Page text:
Agile Methods

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Agile software developers, just like traditional software developers, perform analysis activities. Unlike traditional developers, agilists approach analysis in a highly collaborative manner and do so on a just-in-time (JIT) basis. Analysis is so important to us we do it every single day. In this article, I discuss: What is analysis? Ret...
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Have you noticed the examples of requirements elicitation on my blog? In one case, I had a bit of a contest, using a game to elicit information. You can see this technique by looking in the category Online Game on the blog. Then I had a survey to elicit information. You can see that survey by looking in the category Survey on the blog. Today I am going to use the information from the survey to show you another technique you might use when developing requirements. That technique is writing Personas (or Personae for you Latin fans).

You write a Persona when you want to understand your customers better. This Persona is a story you will tell about a typical (but not real) customer. The Persona is a composite story about your typical customers, made very lifelike.

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I have been very fortunate to see a lot of this history first hand. I have observed changes not just in terms of systems and computers, but also how the trade press has evolved and the profession in general. It has been an interesting ride.

Throughout all of this, there have been some very intelligent people who have impacted the industry, there have also been quite a few charlatans, but there has only been a handful of true geniuses, one of which was Robert W. Beamer who passed away just a couple of years ago. Bob was the father of ASCII code, without which we wouldn't have the computers of today, the Internet, the billions of dollars owned by Bill Gates, or this document.

I always find it amusing when I tell a young person in this industry that I worked with punch cards and plastic templates years ago. Its kind of the same dumbfounded look I get from my kids when I tell them we used to watch black and white television with three channels, no remote control, and station signoffs at midnight. It has been my observation that our younger workers do not have a sense of history; this is particularly apparent in the systems world. If they do not have an appreciation of whence we came, I doubt they will have an appreciation of where we should be going. Consequently, I have assembled the following chronology of events in the hopes this will provide some insight as to how the systems industry has evolved to its current state.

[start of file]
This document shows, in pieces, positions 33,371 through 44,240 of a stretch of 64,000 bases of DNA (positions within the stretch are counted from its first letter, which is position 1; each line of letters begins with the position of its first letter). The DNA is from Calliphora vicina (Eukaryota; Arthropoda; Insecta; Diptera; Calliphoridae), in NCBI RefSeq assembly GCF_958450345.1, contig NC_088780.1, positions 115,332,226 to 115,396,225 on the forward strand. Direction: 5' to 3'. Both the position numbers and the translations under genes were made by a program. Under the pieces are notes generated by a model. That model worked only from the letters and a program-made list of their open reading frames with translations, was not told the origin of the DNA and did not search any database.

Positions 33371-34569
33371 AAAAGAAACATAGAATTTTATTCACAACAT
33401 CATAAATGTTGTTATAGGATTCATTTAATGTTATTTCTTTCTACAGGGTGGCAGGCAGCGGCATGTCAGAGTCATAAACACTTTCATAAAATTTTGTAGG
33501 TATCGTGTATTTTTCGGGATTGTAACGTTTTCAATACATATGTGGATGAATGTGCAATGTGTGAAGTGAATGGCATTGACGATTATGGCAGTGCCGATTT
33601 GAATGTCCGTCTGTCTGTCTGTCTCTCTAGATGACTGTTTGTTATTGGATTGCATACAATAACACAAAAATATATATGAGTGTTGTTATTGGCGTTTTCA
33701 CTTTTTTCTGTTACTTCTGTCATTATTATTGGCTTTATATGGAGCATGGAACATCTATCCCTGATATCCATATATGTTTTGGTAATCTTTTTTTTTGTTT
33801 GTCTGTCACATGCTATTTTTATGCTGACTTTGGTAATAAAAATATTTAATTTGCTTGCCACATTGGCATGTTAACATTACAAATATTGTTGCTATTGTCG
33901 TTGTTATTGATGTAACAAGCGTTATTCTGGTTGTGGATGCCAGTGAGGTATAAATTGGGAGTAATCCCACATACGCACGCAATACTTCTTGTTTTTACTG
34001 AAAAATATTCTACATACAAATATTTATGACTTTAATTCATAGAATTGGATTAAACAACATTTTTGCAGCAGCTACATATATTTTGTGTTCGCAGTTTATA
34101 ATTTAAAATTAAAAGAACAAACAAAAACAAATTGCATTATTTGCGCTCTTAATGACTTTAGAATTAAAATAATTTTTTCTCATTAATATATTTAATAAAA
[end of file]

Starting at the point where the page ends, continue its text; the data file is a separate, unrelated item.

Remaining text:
I'm sure I could turn this into a lengthy dissertation but, instead, I will try to be brief and to the point. Further, the following will have little concern for academic developments but rather how systems have been implemented in practice in the corporate world.

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The main benefit of today’s Agile development methodologies such as Scrum or XP is the promise of delivering more in a shorter period of time and the value derived from having the flexibility to adjust your course mid-way through a development effort. But does this type of approach allow for requirements management? Is RM necessary given the shorte...